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19 Ugandan LGBTQ+ detainees obtain favorable opinion from the United Nations Working Group on Arbitrary Detention

The opinion declared the detention of 19 LGBTQ+ Ugandans arbitrary under international law, in a pushback against discrimination and inequality in Uganda.

Sexual Minorities Uganda (SMUG), Children of the Sun Foundation (COSF), Human Rights Awareness and Promotion Forum (HRAPF) and Robert F. Kennedy Human Rights (RFK Human Rights) welcome the opinion of the United Nations Working Group on Arbitrary Detention (UNWGAD) declaring the detention of 19 LGBTQ+ Ugandans arbitrary under international law.

On March 29, 2020, the Uganda Police Force (UPF) and the Mayor of Kyengera Town Council, supported by members of the army and local council authorities raided an LGBTQ+ shelter run by the Children of the Sun Foundation (COSF), in Kyengera Town. During the raid, the officers arbitrarily arrested 23 individuals: 13 of the arrested individuals were residents of the shelter, five of the non-shelter residents were visiting from another shelter, one was a guest of a resident and one was a resident nurse.

In its initial statement following the arrests, the police claimed that they had raided the shelter and subsequently arrested the individuals for violating the COVID-19 restrictions and performing “negligent acts likely to spread infection of disease” under section 171 of the Penal code Act. However, reports later revealed that the police intended to charge the individuals with engaging in “carnal knowledge” in violation of section 145 of the Penal Code, which criminalizes same-sex sexual relations. Local media footage of the raid recorded neighbors of the shelter and leaders of the area stating that they were worried about the “homosexual behavior” of the young people in the shelter. The footage also reportedly showed the Mayor of Nsangi whipping and verbally lashing out at least two of the shelter residents while forcing them to admit that they were homosexual.

After holding the 23 individuals in custody for one night, the police released 3 of them on 30 March 2020 on health grounds. The remaining 20 individuals were arraigned and remanded to Kitalya prison until 29 April 2020. While in custody, the Ugandan authorities denied the 20 individuals access to their lawyers and subjected them to cruel, degrading and inhumane treatment. The 19 individuals endured taunting, flogging, anal examinations, scalding, and denial of access to food, sanitary facilities and medication. 19 of these filed the complaint with the UN Working Group on Arbitrary Detentions.

“Arbitrary arrests and detention of LGBTQ+ persons for no reason except their sexual orientation and/or gender identity had become commonplace in Uganda despite constitutional prohibitions against such acts. The Working Group decision now makes it clear that this is unacceptable. We expect the police and the authorities to heed to this decision,” said Adrian Jjuuko, Executive Director of Human Rights Awareness and Promotion Forum (HRAPF).

The U.N. Working Group found that the government arbitrarily deprived the 19 Individuals of their liberty without a legal basis consistent with international human rights standards, violated their rights to a fair trial by denying them access to their lawyers and targeted them because of their perceived sexual orientation. The working group reiterated its position on detentions based on deprivation of liberty on the basis of sexual orientation, noting that it is arbitrary and prohibited under international law.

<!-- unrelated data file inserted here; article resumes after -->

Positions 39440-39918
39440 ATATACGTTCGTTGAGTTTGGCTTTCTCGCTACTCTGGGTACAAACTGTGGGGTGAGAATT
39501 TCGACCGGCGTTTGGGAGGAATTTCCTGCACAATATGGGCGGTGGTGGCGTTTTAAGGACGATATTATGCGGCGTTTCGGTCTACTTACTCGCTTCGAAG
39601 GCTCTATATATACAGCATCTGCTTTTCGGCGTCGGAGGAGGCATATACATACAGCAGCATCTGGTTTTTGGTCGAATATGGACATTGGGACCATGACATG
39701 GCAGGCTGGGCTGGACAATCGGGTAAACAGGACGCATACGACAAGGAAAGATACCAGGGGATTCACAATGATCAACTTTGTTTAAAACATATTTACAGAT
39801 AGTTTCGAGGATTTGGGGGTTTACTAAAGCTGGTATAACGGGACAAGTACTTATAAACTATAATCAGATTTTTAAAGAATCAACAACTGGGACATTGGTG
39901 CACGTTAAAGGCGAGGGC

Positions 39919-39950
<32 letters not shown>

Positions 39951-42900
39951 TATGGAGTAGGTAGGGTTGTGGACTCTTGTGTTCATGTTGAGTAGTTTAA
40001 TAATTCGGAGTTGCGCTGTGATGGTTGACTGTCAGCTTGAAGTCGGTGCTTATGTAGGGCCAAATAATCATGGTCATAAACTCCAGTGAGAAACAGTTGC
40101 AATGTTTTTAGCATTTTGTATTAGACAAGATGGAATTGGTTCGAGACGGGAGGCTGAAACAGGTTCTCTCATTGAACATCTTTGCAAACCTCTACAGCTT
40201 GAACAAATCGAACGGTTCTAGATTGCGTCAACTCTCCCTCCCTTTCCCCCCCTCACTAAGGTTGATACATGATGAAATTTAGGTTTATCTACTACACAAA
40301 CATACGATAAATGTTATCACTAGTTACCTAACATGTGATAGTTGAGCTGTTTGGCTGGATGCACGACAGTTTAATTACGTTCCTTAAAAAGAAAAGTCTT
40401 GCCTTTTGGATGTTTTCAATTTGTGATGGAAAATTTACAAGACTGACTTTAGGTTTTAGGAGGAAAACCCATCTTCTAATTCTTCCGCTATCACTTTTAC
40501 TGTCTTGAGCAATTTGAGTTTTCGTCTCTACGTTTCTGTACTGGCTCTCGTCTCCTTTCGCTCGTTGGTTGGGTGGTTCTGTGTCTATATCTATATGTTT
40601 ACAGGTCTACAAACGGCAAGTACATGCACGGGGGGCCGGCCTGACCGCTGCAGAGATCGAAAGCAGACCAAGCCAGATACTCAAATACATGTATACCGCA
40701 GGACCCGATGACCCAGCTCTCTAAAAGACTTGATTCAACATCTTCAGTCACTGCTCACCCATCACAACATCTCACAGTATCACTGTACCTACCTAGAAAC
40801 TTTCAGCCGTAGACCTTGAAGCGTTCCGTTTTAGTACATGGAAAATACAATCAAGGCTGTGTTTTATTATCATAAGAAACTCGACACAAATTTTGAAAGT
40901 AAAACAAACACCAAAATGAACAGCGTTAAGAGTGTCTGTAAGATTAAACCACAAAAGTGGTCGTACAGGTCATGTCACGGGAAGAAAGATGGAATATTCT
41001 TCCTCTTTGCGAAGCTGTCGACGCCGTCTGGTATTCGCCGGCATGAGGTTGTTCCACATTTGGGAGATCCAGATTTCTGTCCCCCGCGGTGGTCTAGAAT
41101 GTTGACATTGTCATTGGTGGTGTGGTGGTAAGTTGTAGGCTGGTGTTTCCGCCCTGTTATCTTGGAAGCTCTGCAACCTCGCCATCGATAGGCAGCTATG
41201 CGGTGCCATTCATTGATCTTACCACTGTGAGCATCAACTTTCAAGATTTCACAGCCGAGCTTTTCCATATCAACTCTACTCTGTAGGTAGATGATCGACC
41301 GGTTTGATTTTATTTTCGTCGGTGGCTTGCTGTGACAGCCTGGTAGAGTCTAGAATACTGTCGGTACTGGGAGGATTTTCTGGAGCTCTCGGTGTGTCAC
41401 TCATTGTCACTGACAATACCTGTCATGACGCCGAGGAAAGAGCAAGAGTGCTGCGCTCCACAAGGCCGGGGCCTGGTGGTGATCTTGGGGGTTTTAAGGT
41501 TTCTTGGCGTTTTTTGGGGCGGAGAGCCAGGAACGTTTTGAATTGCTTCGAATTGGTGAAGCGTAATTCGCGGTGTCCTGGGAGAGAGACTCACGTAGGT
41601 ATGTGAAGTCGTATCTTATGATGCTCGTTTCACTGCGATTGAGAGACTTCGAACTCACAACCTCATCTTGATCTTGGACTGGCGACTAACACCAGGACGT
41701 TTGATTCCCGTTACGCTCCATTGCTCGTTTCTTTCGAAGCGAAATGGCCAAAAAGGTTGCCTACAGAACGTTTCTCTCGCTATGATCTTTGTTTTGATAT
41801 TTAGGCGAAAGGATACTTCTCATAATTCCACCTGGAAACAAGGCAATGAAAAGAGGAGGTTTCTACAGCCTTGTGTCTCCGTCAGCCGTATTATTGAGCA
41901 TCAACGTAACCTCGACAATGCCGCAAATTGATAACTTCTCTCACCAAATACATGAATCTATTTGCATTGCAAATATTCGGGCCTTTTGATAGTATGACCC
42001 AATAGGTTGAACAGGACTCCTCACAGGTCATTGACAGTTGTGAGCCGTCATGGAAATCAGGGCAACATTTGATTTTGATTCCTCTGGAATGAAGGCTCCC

“We welcome the recent decision by the UN Working Group on Arbitrary Detention condemning human rights abuses perpetrated by Ugandan state officials against 19 LGBTQ+ individuals,” said Frank Mugisha Director of Sexual Minorities Uganda Executive Director. “The decision sends a clear message to the government of Uganda and its agents to desist from actions that discriminate against the LGBTQ+ community and take steps to protect and promote the human rights of all Ugandans,” he added

In its opinion, the U.N. Working Group calls on the Ugandan government to take the steps necessary to remedy the situation of the 19 individuals without delay and bring it into conformity with the relevant international norms, including those set out in the Universal Declaration of Human Rights and the International Covenant on Civil and Political Rights. The working group equally called on the government to bring its laws into conformity with the present opinion and with the commitments made by Uganda under international human rights law. Although the High Court ruled in June 2020 that the denial of the 19 access to their lawyers while in detention was a violation of their rights to liberty and fair hearing and awarded damages of Uganda Shilling 5,000,000 (about USD 1400) shillings to each of the 19, the damages are yet to be paid.

“In light of the decisions of the Working Group and the Ugandan Courts, there is no uncertainty that the Ugandan authorities violated the rights of the 19 individuals in this case” said Ikechukwu Uzoma, staff attorney at Robert F. Kennedy Human Rights. “Now, the government must fulfill its obligations under the Ugandan Constitution and International Law including by implementing the decisions and taking all necessary measures to ensure the respect and protection of the rights of all Ugandans,” he added.

Read the opinion of the UN Working Group on Arbitrary Detentions here.


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